Hands off our heritage!

JUBILANT campaigners are celebrating after winning their battle to save two old cottages from being demolished. They are putting their victory down to people power. The protesters went to war over 37 and 38 Queen Street which are known as Titmore Cottages

JUBILANT campaigners are celebrating after winning their battle to save two old cottages from being demolished.

They are putting their victory down to people power.

The protesters went to war over 37 and 38 Queen Street which are known as Titmore Cottages and are squeezed between the Mercedes car dealership and a church.

The owners of the dealership, Nelgus Holdings, asked for planning permission to knock down the properties, level the site and use it as an additional car display area.


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They appealed after North Herts District Council turned down the application but this week came the news that an independent planning inspector had refused the appeal.

He said that the use of a much wider frontage for car sales display would detract from the street scene.

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Nelgus Holdings contended that the cottages added nothing to the street scene and had no particular historical character that made them worthy of preservation.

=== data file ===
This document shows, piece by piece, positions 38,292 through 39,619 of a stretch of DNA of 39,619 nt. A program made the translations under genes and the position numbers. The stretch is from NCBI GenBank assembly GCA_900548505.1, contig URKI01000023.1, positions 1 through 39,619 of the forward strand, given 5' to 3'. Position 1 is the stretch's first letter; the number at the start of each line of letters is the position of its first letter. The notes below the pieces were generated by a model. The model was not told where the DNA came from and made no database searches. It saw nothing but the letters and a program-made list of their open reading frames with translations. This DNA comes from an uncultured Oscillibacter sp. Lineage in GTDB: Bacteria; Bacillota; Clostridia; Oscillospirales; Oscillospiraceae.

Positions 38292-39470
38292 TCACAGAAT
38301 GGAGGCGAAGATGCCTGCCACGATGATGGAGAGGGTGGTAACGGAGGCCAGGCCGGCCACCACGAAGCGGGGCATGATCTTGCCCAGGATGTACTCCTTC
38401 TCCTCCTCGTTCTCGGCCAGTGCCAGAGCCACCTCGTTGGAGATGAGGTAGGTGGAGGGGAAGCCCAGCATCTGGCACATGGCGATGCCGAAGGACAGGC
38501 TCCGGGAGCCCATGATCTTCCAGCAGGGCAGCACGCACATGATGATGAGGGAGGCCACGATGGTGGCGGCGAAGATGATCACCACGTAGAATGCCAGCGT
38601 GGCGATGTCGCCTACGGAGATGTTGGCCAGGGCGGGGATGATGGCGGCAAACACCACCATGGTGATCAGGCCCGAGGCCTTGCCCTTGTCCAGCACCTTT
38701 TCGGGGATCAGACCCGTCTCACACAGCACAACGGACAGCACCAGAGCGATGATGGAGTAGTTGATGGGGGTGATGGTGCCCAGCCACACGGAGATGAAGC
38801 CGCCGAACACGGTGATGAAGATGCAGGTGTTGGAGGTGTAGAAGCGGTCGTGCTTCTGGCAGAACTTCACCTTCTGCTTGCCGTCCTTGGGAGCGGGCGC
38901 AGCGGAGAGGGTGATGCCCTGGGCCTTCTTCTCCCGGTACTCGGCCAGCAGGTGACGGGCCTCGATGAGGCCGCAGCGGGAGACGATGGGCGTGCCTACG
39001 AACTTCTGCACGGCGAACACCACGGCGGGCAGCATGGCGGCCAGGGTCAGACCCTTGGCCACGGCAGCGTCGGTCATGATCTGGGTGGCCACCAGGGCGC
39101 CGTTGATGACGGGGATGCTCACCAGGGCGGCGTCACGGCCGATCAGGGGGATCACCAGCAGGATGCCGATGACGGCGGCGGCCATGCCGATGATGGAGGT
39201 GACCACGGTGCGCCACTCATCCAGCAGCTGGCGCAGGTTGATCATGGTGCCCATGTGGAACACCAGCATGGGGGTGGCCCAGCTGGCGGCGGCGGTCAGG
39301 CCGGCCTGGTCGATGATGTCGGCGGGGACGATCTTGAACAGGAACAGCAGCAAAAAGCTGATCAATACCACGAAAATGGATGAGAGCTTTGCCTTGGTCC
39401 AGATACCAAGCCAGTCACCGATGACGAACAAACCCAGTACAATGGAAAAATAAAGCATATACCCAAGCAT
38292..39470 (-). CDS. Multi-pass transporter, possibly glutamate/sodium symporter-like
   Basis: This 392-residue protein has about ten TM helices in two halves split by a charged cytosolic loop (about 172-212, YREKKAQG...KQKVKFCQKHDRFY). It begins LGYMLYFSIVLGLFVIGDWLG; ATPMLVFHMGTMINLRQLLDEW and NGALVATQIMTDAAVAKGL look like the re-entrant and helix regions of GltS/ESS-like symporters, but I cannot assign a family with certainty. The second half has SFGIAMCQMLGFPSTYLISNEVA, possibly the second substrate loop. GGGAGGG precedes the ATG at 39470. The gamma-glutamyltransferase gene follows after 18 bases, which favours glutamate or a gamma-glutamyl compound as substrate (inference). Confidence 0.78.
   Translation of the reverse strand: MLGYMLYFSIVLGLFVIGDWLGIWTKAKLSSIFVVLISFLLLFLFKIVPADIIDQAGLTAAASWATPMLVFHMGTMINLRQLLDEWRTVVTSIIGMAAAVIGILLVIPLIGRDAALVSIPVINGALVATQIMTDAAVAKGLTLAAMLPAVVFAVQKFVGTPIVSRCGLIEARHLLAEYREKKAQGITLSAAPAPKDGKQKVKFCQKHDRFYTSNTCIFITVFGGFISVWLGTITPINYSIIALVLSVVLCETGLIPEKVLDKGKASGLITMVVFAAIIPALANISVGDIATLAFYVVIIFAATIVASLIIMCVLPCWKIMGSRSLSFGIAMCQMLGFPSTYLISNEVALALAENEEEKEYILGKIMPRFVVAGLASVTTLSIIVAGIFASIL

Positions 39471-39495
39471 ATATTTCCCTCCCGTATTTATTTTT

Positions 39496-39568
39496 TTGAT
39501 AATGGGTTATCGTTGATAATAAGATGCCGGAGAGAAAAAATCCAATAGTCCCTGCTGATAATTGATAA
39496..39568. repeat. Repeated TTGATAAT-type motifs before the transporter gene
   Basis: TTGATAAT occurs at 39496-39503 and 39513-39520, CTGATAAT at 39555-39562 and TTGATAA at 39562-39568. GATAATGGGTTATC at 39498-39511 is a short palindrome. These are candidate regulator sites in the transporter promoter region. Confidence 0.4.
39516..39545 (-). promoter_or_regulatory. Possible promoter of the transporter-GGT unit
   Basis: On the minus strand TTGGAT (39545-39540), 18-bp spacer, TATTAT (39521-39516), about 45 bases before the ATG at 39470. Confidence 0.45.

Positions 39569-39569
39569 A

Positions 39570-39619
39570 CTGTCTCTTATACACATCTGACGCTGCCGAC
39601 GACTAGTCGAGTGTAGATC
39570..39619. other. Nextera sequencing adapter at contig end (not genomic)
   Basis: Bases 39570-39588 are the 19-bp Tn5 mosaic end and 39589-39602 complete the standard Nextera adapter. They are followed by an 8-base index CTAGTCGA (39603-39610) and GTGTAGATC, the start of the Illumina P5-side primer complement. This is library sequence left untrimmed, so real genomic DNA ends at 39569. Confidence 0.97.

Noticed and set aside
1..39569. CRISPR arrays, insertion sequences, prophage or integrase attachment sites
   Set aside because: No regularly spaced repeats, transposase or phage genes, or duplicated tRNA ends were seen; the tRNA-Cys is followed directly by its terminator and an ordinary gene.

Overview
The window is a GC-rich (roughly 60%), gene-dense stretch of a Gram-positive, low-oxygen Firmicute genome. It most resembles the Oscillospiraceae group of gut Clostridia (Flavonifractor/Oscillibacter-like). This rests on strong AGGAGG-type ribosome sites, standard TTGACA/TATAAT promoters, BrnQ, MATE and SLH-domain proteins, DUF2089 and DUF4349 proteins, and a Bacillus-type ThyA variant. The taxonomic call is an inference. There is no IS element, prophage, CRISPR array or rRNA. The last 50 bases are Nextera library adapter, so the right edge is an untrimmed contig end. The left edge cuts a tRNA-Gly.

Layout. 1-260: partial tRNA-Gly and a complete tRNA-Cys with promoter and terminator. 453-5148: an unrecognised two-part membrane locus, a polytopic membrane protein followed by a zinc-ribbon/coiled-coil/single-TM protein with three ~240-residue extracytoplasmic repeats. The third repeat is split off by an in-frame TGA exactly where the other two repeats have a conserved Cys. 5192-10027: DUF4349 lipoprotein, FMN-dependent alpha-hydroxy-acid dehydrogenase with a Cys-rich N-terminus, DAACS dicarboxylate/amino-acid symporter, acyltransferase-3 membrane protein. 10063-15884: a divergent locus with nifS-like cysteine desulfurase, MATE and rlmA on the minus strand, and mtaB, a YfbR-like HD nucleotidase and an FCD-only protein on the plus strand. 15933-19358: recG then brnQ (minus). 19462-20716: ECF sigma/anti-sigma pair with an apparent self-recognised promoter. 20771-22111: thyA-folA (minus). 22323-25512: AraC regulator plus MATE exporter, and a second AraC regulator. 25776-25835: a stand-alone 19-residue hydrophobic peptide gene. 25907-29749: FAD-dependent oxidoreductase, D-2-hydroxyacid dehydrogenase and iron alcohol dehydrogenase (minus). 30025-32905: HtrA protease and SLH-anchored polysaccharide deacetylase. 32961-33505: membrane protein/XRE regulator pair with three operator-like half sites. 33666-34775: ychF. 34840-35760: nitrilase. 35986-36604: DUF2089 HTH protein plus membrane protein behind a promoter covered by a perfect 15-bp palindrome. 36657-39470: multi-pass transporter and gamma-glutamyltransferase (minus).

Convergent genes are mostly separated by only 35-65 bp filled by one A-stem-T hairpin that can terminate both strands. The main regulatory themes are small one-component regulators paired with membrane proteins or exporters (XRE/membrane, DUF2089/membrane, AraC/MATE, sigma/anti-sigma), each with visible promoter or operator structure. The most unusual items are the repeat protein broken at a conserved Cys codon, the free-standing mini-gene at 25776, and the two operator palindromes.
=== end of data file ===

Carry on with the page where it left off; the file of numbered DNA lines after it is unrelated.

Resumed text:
But the inspector considered that the dwellings did form part of the street scene that included the listed buildings to the south and, when approached from the south, they helped considerably to screen the canopy and garage from view.

Watchdog group Hitchin Forum led opposition to demolition of the "pleasing pair" of Edwardian cottages which adjoin the town's conservation area.

In asking for the appeal to be dismissed, it requested the inspector to also issue an enforcement notice requiring the cottages to be brought up to a habitable standard, including removal of display vehicles from the front gardens.

After getting the appeal verdict, a Hitchin Forum spokesman said: "Small as they are, these cottages are a significant part of the Queen Street building heritage.

"This decision shows it really is worthwhile objecting to the wrong kind of development proposals.

"Although it often feels like the planning process has been sterilised of its democratic nature, this proved people power is not dead.

"This may be but one small nail in the coffin of predatory developers, but it sends out the right message - keep your greedy hands off our heritage.

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